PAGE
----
The Man Who Killed Apartheid by Harris Dousemetzis shortlisted for prestigious Fage and Oliver Prize
More about the book!
Harris Dousemetzis’s book The Man Who Killed Apartheid: The Life of Dimitri Tsafendas has been shortlisted for the Fage and Oliver Prize.
The African Studies Association of the United Kingdom (ASAUK) awards the Fage and OIiver Prize to the author of an outstanding and original scholarly work published on Africa.
Chair of judges Professor Ray Bush said:
‘We have been delighted and challenged by the tremendous quality of submissions. We have read exceptionally engaged and important work on Africa from a range of disciplines which made shortlisting difficult but enjoyable.’
Dousemetzis is a lecturer of politics at the School of Geography, Politics and Sociology at Newcastle University, England and holds a PhD in politics from Durham University. He is also a Fellow of the Higher Education Academy and author of the Report to the Minister of Justice in the Matter of Dr Verwoerd’s Assassination. He spent nearly 10 years research the story of Dimitri Tsafendas.
The book was written with journalist and writer Gerry Loughran.
The winner will be announced on Wednesday 9 September 2020.
2020 Fage and OIiver Prize shortlist
- Silenced Resistance: Women, Dictatorships, and Genderwashing in Western Sahara and Equatorial Guinea by Joanna Allan (USA, University of Wisconsin Press)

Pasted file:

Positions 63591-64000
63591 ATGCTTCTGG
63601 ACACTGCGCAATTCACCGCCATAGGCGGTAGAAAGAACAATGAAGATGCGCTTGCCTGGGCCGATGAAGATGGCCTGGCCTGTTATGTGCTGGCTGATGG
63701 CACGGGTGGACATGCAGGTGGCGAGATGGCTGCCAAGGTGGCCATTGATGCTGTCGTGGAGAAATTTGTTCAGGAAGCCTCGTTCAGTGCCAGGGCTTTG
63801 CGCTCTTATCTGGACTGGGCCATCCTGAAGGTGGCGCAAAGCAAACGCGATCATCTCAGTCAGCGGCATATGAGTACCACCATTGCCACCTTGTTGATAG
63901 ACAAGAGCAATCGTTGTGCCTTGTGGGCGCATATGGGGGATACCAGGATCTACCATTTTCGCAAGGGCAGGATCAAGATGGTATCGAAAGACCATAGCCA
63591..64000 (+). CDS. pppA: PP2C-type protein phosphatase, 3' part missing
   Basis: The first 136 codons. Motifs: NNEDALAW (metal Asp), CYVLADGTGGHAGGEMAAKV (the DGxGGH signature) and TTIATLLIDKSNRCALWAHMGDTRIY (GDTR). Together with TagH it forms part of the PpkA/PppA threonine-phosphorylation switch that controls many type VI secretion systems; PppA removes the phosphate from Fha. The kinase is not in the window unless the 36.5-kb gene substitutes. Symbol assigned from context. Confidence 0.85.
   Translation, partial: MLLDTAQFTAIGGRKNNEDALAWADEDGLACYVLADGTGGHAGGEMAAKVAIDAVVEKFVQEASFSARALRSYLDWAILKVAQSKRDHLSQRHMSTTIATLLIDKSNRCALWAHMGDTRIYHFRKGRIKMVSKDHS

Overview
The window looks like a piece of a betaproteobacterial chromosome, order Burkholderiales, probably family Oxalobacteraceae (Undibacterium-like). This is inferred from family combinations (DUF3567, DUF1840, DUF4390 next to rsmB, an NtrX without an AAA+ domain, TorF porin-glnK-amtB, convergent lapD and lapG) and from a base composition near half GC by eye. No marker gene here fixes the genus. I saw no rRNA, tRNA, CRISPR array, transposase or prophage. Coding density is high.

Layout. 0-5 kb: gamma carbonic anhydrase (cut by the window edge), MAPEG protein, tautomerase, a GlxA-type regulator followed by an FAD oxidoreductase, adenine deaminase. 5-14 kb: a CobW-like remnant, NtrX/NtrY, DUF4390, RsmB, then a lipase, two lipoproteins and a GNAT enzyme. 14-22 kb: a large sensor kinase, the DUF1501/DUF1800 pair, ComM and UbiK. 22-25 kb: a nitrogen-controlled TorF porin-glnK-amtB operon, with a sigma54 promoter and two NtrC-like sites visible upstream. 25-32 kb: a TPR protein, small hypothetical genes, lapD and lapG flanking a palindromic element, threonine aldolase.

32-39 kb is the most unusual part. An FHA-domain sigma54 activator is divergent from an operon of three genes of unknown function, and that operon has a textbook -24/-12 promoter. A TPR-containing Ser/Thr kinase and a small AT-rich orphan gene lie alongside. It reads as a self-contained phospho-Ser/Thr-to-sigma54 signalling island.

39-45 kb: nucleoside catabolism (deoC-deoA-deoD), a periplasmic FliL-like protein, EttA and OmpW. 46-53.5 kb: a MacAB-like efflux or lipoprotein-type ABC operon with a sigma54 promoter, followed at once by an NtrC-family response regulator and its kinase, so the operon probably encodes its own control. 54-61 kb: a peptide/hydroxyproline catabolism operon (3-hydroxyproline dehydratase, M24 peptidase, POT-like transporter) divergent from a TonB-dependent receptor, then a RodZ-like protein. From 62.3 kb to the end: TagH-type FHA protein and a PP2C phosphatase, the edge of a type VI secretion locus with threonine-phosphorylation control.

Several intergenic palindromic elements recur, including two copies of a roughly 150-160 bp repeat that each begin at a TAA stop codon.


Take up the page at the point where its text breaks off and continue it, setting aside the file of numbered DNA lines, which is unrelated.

- The Revolution’s Echoes: Music, Politics, and Pleasure in Guinea by Nomi Dave (USA, The University of Chicago Press)
- The Man Who Killed Apartheid: The Life of Dimitri Tsafendas by Harris Dousemetzis (South Africa, Jacana Media (Pty))
- Modernist Art in Ethiopia by Elizabeth W. Giorgis (USA, Ohio University Press)
- A Fistful of Shells: West Africa From the Rise of the Slave Trade to the Age of Revolution by Toby Green (UK, Allen Lane)
- At the crossroads: Nigerian Travel Writing and Literary Culture in Yoruba and English by Rebecca Jones (UK, James Currey, Boydell & Brewer)
- Mũkami Kĩmathi: Mau Mau Woman Freedom Fighter by Wairimu Nderitu (Kenya, Mdahalo Bridging Divides)
- An Ethnography of Hunger: Politics, Subsistence, and the Unpredictable Grace of the Sun by Kristin Phillips (USA, Indiana University Press)
- Africa’s Gene Revolution. Genetically Modified Crops and the Future of African Agriculture by Matthew A Schnurr (Canada, McGill-Queen’s University Press)
About the book
Dr Hendrik Verwoerd was murdered by Dimitri Tsafendas on 6 September 1966. In the Cape Supreme Court, Tsafendas was found unfit to stand trial on the grounds that he suffered from schizophrenia. The Court found that Tsafendas had no political motive for killing Verwoerd. Tsafendas was declared a State President’s patient and was detained first in prison then in a mental institution until his death in 1999. For most of his incarceration he was subjected to cruel and inhumane treatment by the prison authorities.
Harris Dousemetzis’s groundbreaking story shows in vivid detail that Dimitri Tsafendas was a deeply political person, a communist and the son of an anarchist. He was committed to an independent Mozambique, the country of his birth, and once even travelled throughout the country operating a communist library. He despised Verwoerd for his apartheid policy and the misery inflicted by those who enforced the apartheid laws. He wanted to end the madness of apartheid, so he murdered its creator.
‘Monumental […] of major historical importance for South Africa and as to our understanding of Verwoerd’s assassination.’ – Advocate George Bizos
‘South African history should know the truth about Tsafendas. Dousemetzis has done South Africa a service by correcting the historical record.’ – Professor John Dugard
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